I came to this site because people are annoying me by passing by my monitor whilst I work.

    They zig-zag and pull my attention away from my work. Sometimes I could swear that they do it on purpose (just like the hissing consonants). I doubt that this is really the case.

    Instead I feel that I am paying too much attention to movements that I should be ignoring.

    I’m going to try to get rid of it the same way I did the Mesophonia.

    Reply
    • Allergic to Sound

      Hi Darren, thanks for your comment. So sorry to hear what you went through, that sounds really traumatic. I’m not a doctor but what you’ve described (with regards to noises) sounds like it could be PTSD. The latest research suggests that misophonia is a neurological disorder and is a hypersensitivity either in the input of certain sounds or how they’re processed by the brain. As such – as far as we’re aware – it can’t be removed (in the same way you can’t remove something like synaesthesia). That book certainly sounds interesting though.

      Reply
    • LL

      I am so sorry for what you have been through.

      I would ask that you consider blanket statements like ‘ It requires you to sit down and rationalize the sounds that put you on edge and for you to choose to hear or ignore them at will’ as this is not the case due to the neurological component. Its just the same as not saying to a dyslexic you can get over it by just concentrating a bit harder. That could lead to people asking why they are not able to do this and feeling even worse.

      Reply
  9. Olivia

    I understand everything about misophonia, but the problem is my family members will never understand how it feels to have misophonia. And the thing is, I can’t tell my parents to stop making those noises, because I think they might not understand my point. Everyone will just laugh at me. Every day, this is getting worse and I have started to be rude to others, but I just can’t help it.

    Reply
  10. Diana

    I am a perfect example of how Exposure Therapy does not work. My trigger sounds are the usual chewing, coughing, slurping, blowing nose, etc. But the Coughing is what I really can not tolerate.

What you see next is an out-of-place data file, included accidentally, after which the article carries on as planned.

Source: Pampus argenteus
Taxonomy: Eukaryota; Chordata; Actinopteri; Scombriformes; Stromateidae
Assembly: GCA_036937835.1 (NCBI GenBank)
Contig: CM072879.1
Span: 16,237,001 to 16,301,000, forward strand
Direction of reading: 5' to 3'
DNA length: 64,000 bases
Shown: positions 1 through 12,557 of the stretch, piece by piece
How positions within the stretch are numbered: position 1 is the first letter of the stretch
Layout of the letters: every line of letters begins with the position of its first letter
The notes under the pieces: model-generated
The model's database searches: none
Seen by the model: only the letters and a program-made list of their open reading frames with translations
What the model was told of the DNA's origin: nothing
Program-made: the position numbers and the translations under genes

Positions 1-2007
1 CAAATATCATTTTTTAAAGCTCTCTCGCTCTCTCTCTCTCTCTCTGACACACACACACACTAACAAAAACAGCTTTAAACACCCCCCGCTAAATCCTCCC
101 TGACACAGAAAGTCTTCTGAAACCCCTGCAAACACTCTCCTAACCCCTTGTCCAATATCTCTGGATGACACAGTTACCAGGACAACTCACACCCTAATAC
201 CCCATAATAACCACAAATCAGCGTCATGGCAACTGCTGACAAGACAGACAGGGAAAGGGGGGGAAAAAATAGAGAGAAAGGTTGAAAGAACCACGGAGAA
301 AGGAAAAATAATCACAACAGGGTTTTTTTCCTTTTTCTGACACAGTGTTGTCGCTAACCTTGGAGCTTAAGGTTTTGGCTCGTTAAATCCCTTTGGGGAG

Myself and my family lives with my mother-in-law that has COPD. Her coughing makes me want to leave the house or the room immediately.

    I am around it whenever I am home. The longer I am at home the angrier and more agitated I get. I don’t ever get used to it. I can’t drown it out. I only hear it more. I have actually used headphones and go to my room and close the door.

    I am glad that I have found your site because I know that I am not alone or a bad person for getting mad when people cough.

    Reply
    • Allergic to Sound

      Hi Diana,

      Thanks so much for sharing your experience and I’m very sorry to hear what you’ve been going through.

      You are absolutely not a bad person for getting mad when people cough (we’ve just got some quirky brain wiring is all!)

      Reply
  11. Rebecca

    I have been doing intensive treatment like this for years now. I can’t tell you how close I am to just being done. It had drained me, to the point of just being done. I was told last Christmas I would never have a family or kids so now that’s all I think about. I only have one friend. That’s it. Nobody understands it. My family can be very verbally abusive but I know they don’t understand. I’m just I just need someone to talk to cause I’m just like. Done. Sorry thanks for letting me rant

    Reply
    • Allergic to Sound

      Hi Rebecca, I’m so sorry to hear that, that’s really awful.

      Exposure therapy has not undergone ANY proper, independent trialling to date and has zero proof of efficacy. In fact it may be harmful. Also what you’ve been told re: never having kids due to misophonia is total hogswash, so please treat it with the contempt it deserves. Misophones often make wonderful, empathetic parents who are extremely attentive to their child’s needs.

      You are not alone Rebecca. We are all here for you!

      Reply
  12. Anna Marie

    I still cry sometimes from when I was forced to listen to my mom eat a bag of chips years ago in an attempt at “exposure therapy.” It felt cruel- I can’t possibly imagine how any sort of exposure therapy could work. I appreciate this website so much– Every article I read from here validates me when I need it the most.

    Reply